It will be much harder to spin the target audiences into believing that this is a special team - whether they are "good girls" or not. It'll be much harder to get media to care enough to send reporters to their events or get ESPN to cover their matches. That has to scare USSF and that alone might force them to act on Ryan's tenure as coach.

JT (Chicago) said...

One other thing, about fans in the US not understanding the game as much as in Europe or elsewhere. That's changing.

At Fire matches I attend, I'm seeing more young people (men & women) aged 16-25 who seem to have an understanding of play that is far more sophisticated than people who attended Fire matches 5 years ago. Most likely they have a few years playing experience in their past.

Also, when the USWNT played New Zealand at Soldier Field this summer, the young U12 to U14s I saw, were definitely more into the ebb & flow of the match than I witnessed in previous years.

On the whole, I think our fan base in this country is becoming more knowledgeable as the generation that is 25 years old and younger is becoming a larger percentage of this country's soccer audience.

A.C. said...

Coach, I'm not sure there's an all-encompassing reason for this type of behaviour, but I do think it's related to the fact that many girls are encouraged by society to be cooperative, while guys are taught to be competitive.

Unfortunately, this means that some females end up channelling agressive feelings into social behaviour. Instead of challenging someone to an open fight, as a guy might, or stuffing a basketball in his face, some girls flex their power and influence over others to do damage to the community's opinion of someone.

As far as the women's team goes, I think it's more an issue of conformity and peer pressure. If I've sacrificed so much, never questioned authority and if I've curbed my individuality and emotions to maintain the facade our team has established as it's image, then I'm not going to be happy with someone stepping outside that paradigm.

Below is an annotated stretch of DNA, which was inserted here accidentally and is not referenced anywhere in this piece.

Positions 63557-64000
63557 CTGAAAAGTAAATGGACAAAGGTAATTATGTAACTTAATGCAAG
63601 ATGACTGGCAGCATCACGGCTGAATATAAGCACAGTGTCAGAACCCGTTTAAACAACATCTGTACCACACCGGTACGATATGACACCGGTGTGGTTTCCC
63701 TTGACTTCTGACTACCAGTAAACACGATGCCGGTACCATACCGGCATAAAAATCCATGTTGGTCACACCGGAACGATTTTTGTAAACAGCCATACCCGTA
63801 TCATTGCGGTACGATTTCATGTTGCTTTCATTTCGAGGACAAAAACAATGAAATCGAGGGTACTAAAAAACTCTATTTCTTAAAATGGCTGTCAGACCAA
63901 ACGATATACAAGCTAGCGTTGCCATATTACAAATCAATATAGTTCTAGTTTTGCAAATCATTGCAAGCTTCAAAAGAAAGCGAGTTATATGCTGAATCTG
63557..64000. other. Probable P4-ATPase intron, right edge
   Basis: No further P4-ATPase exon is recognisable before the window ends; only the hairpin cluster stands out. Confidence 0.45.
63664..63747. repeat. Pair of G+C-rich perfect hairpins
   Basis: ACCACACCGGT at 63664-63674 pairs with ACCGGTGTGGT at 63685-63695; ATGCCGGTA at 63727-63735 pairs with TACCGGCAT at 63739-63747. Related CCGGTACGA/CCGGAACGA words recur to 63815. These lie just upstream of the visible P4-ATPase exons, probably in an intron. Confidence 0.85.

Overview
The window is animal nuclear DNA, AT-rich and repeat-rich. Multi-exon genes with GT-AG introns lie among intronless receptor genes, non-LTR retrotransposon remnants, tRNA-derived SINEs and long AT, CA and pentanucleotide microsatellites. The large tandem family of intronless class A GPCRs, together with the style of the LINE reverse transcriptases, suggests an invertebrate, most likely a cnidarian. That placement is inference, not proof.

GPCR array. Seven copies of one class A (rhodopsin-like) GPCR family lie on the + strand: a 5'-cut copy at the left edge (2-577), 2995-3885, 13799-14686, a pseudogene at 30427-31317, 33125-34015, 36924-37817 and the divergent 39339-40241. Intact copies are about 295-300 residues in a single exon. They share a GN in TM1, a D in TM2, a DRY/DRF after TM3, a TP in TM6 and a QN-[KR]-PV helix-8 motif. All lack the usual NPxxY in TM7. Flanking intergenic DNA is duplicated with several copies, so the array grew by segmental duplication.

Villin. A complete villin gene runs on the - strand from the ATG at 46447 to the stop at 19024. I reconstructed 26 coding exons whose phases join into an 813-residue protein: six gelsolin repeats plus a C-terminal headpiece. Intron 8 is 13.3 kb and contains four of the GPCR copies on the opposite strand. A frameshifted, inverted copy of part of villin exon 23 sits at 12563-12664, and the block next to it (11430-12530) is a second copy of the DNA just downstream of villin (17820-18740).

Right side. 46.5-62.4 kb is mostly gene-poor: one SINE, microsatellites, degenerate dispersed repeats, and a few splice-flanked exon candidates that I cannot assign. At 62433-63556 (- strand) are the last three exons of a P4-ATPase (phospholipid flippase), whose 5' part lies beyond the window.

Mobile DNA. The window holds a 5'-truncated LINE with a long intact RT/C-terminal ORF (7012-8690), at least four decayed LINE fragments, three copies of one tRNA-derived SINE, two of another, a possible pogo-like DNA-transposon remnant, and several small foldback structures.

Anonymous said...

Thank you A.C.

"some girls flex their power and influence over others to do damage to the community's opinion of someone."

This would be exactly what some of Hope's teammates are doing to her and it is disgusting. It's as if they were just waiting for the opportunity pounce.

How do we stop them from getting away with it?

I've sent messages to ussoccer and to some players directly through their web sites (Lori C.) but is it enough?

Naturally, my messages have also asked that Coach Ryan be held accountable for all this.


Anonymous said...

The following quote is from a fan who was at the game in St. Louis. It reflects my thoughts and I believe it just might reflect the feelings of a significant number of WTN fans. The postings on most message boards sure back up the support for Hope crusade. But is the USSF listening?

Fan quote:

"I found the game to be a really nauseating experience, and one I don't plan on repeating. Mexico sucked, and were very lucky their keeper was on her toes or it could have been much worse.

The "family" crowd was into the whole go go USA mentality. I saw very few signs, and GL pretty much got them all. I did, however, hear some boos when Ryan was announced. I also talked with some kindred spirits who expressed their disgust with Ryan.

In other words, just because they didn't have a sign didn't mean they were in love with Ryan. On the other hand, out of respect for Chalupny and her family and followers I think there might have been more reluctance to be really vocal.